December 14, 2016 -- We, as practitioners, have to keep up with many clinical journals. Sometimes it seems like there's not enough time to keep up with research in our own field, much less that outside our specialty. But, when performed properly, clinical research can present knowledge or proof that was previously unknown. Below, I describe two clinical research papers that have offered knowledge and proof that was previously unknown about gum disease.
One paper was published in 2009, and the other was published in 2016. They are the only studies that I have found that were well-designed and clearly showed how a healthy diet could reverse the signs and symptoms of gum disease.
These are not just anecdotal comments. These are clinical facts, published in peer-reviewed journals. These facts contribute serious knowledge to those who want to know.
The first study was published in 2009 in the Journal of Periodontology (May 2009, Vol. 80:5, pp. 759-768). The paper was titled "The impact of the Stone Age diet on gingival conditions in the absence of oral hygiene" and included 10 individuals. For four weeks, their diet consisted of primal foods endemic to their area in Switzerland about 5,700 years ago. No processed foods were available for them to eat. These participants had to gather and forage for the majority of their food. In addition, these individuals were not able to brush or floss their teeth during the entire four weeks. Signs of gum infection were measured, and cultures of bacteria in their dental plaque were taken before and after the study.
At the end of the four-week study, there was a significant decrease in signs of gum disease even though all 10 participants could not brush or floss their teeth for the duration of the study. Although amounts of dental plaque increased, disease-producing bacteria did not increase in the plaque. These positive findings surprised the investigators.
The bottom line of that study was that a diet that completely removes processed foods reduces the signs and symptoms of gum disease.
The second study was published in this past July in BMC Oral Health (July 26, 2016; erratum published October 6, 2016). The study, "An oral health optimized diet can reduce gingival and periodontal inflammation in humans -- a randomized controlled pilot study" was a randomized control trial consisting of 15 adult participants. Randomized control trials are well-designed and the gold standard of medical research. This type of research design is highly respected in the scientific world. In this instance, the erratum concerned the authors' forgetting to list their funding sources in the original manuscript, not a clinical issue.
The trial consisted of 15 people who had signs of gum disease and were eating a diet heavily based on carbohydrates. Ten individuals made up the experimental group, and five made up the control group.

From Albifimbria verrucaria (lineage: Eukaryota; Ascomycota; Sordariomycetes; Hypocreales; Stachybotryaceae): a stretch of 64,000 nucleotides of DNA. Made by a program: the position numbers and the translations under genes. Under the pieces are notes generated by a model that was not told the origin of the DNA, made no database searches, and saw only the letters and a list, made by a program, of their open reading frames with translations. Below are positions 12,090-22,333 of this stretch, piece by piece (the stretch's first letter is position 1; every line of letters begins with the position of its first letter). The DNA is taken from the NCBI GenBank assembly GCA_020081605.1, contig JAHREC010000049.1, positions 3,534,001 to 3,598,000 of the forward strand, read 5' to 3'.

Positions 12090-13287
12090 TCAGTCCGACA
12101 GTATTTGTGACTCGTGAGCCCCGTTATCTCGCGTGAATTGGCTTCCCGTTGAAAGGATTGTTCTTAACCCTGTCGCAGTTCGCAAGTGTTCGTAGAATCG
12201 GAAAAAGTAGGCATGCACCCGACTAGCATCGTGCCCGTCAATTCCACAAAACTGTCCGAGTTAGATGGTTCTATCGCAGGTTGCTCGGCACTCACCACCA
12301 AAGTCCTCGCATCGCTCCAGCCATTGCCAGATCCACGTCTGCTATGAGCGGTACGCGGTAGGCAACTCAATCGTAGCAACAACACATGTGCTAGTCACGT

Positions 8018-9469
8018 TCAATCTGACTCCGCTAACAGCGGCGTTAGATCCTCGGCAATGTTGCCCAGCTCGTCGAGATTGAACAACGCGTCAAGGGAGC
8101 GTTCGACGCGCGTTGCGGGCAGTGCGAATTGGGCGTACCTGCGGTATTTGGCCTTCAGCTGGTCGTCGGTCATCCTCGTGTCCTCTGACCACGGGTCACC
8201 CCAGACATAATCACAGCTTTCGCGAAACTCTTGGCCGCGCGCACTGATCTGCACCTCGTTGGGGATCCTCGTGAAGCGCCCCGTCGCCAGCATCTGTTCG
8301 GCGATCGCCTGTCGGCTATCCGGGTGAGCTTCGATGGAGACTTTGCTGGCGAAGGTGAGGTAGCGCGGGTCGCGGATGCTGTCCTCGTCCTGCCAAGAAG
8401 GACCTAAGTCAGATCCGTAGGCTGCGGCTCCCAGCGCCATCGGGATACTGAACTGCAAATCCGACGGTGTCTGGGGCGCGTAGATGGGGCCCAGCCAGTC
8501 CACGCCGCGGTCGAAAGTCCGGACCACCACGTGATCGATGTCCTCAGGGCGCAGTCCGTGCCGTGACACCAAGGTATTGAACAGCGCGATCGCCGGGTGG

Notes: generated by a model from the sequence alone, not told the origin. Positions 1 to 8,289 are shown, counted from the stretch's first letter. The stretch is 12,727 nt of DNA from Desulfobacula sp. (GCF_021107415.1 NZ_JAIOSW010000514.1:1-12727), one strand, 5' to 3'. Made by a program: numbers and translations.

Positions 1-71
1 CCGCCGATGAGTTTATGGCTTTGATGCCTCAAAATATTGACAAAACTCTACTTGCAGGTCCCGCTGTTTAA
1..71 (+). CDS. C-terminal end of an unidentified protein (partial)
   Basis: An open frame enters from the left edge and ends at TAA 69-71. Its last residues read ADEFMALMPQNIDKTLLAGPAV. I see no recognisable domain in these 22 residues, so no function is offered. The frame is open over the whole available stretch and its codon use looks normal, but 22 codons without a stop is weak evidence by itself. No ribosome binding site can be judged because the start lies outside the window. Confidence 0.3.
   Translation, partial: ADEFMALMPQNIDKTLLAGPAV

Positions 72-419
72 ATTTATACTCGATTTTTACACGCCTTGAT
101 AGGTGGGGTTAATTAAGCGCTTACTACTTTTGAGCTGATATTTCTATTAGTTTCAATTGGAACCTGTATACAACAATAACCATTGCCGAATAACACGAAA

The participants in the experimental group had to change their diet. Their new diet consisted of foods low in carbohydrates, rich in omega-3 fatty acids, and abundant in vitamins C and D, antioxidants, and fiber. The control group participants did not change their eating habits. As far as oral hygiene was concerned, researchers told all 15 participants not to clean between their teeth with dental floss or interdental brushes. However, they did not have to change the way they brushed their teeth.
The four-week study began after each group had a few weeks to acclimate to these changes. Researchers recorded the signs of gum disease in all participants at the start and end of the study.
At the conclusion of the trial, the researchers found that all disease parameters decreased significantly in the experimental group by about 50% from the starting point. In contrast, all inflammatory markers increased from the starting point in the control group.
The bottom line was that a diet that eliminates sugars and processed grains and includes nutrient-dense foods can reduce the signs and symptoms of gum disease.
Nutrient-dense, anti-inflammatory foods frequently can reverse the signs and symptoms of gum disease. This type of diet is what I have been preaching for the last four years, and this type of diet is what I have embraced personally with observable health benefits.
A version of this column first ran on Dr. Danenberg's blog. DrBicuspid.com appreciates the opportunity to reprint it.
Alvin Danenberg, DDS, practices at the Bluffton Center for Dentistry in Bluffton, SC. He is also on the faculty of the College of Integrative Medicine and created its integrative periodontal teaching module. He also spent two years as chief of periodontics at Charleston Air Force Base earlier in his career. His website is drdanenberg.com.
The comments and observations expressed herein do not necessarily reflect the opinions of DrBicuspid.com, nor should they be construed as an endorsement or admonishment of any particular idea, vendor, or organization.